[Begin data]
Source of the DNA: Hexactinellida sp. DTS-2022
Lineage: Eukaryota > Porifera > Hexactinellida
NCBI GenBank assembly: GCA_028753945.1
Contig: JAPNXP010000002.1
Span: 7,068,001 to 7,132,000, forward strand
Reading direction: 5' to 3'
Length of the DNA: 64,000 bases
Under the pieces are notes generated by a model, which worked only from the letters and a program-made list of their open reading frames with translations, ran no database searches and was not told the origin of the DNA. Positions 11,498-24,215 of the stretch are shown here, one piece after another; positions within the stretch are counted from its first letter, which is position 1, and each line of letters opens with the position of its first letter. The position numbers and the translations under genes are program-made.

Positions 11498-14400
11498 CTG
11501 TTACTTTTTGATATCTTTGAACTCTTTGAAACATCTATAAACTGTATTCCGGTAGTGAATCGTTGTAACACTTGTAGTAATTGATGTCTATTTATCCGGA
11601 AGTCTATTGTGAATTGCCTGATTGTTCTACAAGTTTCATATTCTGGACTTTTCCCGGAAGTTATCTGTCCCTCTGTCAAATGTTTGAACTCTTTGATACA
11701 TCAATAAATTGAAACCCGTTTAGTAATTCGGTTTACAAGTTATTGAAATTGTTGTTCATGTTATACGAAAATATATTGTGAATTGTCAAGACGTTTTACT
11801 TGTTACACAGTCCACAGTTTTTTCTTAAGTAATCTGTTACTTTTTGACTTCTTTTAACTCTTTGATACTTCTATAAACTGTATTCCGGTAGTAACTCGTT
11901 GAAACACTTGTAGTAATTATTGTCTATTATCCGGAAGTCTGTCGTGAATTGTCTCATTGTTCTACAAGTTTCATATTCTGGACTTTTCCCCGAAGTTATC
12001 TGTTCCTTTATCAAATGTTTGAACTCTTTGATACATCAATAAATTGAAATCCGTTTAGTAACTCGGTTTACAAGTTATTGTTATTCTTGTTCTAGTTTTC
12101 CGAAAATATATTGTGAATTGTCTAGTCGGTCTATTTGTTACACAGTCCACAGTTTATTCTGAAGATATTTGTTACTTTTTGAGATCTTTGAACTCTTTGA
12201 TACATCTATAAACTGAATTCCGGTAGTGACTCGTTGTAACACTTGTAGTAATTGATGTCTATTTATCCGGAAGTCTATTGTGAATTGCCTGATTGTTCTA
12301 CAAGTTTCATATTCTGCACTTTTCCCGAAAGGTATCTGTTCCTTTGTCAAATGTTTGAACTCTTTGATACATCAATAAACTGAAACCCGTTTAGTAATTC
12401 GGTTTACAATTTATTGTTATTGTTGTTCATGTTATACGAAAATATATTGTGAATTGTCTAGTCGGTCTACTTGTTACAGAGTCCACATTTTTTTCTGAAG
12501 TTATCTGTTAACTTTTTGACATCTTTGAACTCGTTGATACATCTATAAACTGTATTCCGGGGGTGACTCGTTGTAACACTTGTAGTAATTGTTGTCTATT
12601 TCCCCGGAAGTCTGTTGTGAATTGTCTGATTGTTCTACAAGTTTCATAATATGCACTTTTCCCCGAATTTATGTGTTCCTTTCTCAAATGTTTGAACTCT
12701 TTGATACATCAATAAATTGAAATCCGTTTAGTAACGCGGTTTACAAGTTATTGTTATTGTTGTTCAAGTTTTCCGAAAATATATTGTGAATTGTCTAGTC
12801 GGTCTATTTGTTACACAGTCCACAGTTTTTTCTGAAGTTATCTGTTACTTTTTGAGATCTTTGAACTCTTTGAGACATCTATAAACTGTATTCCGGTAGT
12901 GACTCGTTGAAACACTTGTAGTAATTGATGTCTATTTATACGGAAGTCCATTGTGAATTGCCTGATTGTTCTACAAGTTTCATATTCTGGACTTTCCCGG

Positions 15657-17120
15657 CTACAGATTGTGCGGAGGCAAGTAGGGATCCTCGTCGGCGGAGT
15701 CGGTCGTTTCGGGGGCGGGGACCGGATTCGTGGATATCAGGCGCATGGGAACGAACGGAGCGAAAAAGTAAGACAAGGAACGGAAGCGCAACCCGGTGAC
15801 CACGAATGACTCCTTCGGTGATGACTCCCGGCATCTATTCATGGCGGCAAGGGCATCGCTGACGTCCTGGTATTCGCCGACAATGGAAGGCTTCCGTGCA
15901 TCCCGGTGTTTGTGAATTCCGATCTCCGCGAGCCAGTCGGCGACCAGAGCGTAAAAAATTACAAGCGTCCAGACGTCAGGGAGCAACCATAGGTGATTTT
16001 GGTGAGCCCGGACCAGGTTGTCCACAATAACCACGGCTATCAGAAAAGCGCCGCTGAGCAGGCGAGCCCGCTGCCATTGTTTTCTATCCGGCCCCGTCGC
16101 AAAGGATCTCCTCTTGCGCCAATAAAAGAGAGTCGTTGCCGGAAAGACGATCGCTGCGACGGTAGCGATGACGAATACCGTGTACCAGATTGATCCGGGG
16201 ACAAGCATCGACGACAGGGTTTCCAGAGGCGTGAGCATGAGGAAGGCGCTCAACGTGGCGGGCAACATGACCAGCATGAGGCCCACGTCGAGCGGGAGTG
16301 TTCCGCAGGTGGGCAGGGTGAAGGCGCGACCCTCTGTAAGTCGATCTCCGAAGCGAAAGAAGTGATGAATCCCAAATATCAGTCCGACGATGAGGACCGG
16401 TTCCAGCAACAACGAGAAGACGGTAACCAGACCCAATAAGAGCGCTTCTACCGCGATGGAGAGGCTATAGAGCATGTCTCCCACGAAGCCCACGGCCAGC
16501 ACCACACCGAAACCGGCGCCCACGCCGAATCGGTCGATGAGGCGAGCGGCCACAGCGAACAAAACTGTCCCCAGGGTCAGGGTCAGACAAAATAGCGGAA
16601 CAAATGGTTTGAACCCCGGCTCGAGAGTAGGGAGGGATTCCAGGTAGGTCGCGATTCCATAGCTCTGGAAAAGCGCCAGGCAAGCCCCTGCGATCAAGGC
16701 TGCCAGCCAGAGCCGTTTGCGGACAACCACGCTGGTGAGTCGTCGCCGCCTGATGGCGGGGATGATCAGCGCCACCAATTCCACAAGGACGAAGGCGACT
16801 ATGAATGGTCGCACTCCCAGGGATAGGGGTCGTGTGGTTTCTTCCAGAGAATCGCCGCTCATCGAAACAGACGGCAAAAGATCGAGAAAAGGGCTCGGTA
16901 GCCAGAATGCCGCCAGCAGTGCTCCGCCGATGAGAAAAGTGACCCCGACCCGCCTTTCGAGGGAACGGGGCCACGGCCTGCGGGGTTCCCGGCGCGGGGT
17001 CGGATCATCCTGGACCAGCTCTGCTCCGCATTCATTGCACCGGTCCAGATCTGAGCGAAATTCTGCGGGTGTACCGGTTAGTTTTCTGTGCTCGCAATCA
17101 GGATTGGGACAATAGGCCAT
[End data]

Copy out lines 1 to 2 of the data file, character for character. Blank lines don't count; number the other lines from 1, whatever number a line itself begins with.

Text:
Source of the DNA: Hexactinellida sp. DTS-2022
Lineage: Eukaryota > Porifera > Hexactinellida